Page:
What is Circuit Design

Circuit Designers try to make connections.

6. Putting it all Together

6.3. Intermetallic Bonds

The flux is solder-paste melts at a lower temperature than the metals.  Liquid flux flows over exposed base metals, removing the oxides and surface contaminants and providing a temporary barrier against oxidation.  Additionally, flux acts to lower the surface tension of liquid solder metal -- allowing it to spread further along flat surfaces and draw higher to form stronger fillets on vertical surfaces.  

Solder Reaction Layers

Flux helps to both protect the reaction layer from oxidation and to help extend its reach along a base metal.

When the solder-paste reaches a slightly higher temperature, solder-metals liquefy and begin to displace the flux as they move over the metallic surfaces.  While in this liquid form, the tin in the solder metals begins to form intermetallic bonds where it interfaces with copper pads, pins, and lands.  These intermetallics are what mechanically attach a pad/pin to solder, and solder to a land.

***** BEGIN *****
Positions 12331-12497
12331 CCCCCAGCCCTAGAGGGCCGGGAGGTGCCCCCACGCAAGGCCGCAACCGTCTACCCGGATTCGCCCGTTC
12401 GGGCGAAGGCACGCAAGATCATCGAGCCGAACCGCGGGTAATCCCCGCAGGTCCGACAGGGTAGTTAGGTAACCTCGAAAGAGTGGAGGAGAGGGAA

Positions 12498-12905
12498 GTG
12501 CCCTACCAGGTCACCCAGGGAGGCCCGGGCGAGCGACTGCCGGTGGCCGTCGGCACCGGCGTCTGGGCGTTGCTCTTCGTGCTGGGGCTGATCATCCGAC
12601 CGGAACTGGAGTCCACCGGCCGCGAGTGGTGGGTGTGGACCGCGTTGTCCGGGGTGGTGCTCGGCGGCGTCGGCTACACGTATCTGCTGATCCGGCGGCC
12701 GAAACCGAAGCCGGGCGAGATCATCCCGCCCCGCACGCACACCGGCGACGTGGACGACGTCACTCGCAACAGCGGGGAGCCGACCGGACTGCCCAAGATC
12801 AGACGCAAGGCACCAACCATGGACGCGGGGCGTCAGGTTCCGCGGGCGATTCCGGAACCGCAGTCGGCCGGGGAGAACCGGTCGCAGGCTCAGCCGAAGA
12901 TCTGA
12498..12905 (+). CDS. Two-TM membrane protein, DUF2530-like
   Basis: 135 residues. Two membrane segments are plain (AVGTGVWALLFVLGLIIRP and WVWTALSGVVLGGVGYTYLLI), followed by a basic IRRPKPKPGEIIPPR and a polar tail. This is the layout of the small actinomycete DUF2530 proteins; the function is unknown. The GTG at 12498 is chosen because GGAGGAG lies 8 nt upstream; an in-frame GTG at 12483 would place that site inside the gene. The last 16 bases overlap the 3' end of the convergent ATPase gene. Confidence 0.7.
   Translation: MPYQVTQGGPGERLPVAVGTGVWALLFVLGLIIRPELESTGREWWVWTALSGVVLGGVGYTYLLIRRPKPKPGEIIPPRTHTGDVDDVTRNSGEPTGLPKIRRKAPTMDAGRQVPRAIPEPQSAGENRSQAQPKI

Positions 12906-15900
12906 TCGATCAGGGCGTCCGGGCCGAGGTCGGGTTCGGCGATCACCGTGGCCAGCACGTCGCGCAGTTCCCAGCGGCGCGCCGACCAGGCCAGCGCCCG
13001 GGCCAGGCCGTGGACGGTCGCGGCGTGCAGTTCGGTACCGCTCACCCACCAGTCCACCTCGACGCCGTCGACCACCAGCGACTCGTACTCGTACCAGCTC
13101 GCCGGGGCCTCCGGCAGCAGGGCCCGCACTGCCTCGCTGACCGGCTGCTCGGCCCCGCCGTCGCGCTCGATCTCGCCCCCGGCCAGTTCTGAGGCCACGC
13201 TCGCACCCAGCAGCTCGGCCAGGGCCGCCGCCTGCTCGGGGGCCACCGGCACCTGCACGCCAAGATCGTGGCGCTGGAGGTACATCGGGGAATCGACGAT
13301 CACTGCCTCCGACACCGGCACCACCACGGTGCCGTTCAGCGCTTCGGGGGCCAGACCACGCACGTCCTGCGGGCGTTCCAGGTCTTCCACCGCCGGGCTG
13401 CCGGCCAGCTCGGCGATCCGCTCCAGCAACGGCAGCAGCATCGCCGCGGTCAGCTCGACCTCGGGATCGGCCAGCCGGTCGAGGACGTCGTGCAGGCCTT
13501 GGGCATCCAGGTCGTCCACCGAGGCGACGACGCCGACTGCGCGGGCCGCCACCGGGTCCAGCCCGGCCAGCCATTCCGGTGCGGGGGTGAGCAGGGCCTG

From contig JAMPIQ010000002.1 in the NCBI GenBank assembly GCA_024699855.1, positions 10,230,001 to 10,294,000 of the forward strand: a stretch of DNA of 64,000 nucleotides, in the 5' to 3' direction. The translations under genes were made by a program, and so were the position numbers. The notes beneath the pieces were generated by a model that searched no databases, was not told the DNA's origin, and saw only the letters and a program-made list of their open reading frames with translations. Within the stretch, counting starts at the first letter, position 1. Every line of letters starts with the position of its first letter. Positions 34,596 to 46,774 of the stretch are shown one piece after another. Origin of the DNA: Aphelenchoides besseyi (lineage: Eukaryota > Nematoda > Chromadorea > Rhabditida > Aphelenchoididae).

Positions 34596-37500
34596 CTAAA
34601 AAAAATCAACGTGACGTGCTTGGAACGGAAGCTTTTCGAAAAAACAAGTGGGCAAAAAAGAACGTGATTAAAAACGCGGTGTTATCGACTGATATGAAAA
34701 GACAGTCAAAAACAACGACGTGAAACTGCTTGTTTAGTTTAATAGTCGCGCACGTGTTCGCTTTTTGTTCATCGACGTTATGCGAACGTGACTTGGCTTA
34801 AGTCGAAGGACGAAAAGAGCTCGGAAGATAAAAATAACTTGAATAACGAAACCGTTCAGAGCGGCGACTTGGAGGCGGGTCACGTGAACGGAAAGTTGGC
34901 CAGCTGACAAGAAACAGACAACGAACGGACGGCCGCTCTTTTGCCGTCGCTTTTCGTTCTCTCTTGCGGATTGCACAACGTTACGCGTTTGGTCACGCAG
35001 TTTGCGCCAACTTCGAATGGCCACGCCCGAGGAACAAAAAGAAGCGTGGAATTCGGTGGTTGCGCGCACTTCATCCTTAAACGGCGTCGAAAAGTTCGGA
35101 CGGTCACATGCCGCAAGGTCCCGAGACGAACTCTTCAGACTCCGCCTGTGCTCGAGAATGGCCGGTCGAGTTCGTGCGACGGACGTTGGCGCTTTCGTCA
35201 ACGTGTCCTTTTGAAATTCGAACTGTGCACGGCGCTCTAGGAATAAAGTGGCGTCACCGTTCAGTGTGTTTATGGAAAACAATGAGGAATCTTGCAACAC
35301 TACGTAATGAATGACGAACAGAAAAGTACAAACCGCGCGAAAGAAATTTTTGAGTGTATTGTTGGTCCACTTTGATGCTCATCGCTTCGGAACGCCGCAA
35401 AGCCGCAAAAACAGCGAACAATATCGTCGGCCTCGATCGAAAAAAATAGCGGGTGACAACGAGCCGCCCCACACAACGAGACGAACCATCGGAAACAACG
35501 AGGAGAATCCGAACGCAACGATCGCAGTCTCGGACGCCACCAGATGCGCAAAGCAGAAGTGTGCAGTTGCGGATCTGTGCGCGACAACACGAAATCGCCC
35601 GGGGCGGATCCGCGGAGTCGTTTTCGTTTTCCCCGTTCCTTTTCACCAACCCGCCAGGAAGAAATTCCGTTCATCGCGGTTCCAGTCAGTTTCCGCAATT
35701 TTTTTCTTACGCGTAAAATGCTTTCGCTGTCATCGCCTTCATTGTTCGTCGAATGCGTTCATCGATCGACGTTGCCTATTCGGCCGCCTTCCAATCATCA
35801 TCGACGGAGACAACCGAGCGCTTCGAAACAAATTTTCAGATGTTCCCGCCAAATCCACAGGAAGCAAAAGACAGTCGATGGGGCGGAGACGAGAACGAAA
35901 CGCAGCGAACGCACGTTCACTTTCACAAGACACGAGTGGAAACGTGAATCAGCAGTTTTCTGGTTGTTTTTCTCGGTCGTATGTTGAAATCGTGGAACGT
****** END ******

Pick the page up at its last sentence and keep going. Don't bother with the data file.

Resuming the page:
Intermetallics are crystalline arrangements of molecules that behave similar to pure metals.  Unlike an alloy, where elements are simply well mixed, intermetallics exist in exact stochiometric proportions.  For example: Cu6Sn5 and Cu3Sn.

Intermetallic Bonds

These example crystals show some of the different shapes molecules might arrange themselves in to form a crystal.



This scanning electron microscopy cross-section shows the mixture of tin and lead solder in an alloy and an intermetallic layer.

It's important not to allow the solder to remain liquid for too long, as large intermetallic crystals will form, and these crystals become points of weakness in a solder joint.


This solder joint is in the process of failing due to excessive intermetallic formation, likely caused by prolonged melt-time during assembly.